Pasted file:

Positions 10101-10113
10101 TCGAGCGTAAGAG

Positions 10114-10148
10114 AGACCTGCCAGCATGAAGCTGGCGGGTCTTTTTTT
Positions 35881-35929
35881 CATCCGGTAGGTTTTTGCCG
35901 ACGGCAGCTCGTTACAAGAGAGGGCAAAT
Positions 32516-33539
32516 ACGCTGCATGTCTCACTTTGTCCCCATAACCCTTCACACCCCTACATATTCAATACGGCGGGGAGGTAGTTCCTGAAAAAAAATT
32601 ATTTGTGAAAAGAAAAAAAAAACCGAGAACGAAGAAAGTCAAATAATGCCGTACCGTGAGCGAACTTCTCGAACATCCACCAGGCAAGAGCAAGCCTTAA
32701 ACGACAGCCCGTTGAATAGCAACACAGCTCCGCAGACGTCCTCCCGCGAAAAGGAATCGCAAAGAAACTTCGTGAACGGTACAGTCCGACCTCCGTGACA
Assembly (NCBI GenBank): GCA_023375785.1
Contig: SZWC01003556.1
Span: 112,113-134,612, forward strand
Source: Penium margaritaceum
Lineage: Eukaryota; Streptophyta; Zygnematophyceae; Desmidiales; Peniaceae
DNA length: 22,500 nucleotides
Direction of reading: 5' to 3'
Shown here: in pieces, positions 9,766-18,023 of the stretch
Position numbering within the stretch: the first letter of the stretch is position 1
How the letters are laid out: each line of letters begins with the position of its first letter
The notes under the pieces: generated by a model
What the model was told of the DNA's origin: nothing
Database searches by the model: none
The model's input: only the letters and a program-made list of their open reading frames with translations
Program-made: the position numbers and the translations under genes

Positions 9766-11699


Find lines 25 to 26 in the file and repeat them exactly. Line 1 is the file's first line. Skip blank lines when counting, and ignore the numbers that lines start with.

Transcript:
The model's input: only the letters and a program-made list of their open reading frames with translations
Program-made: the position numbers and the translations under genes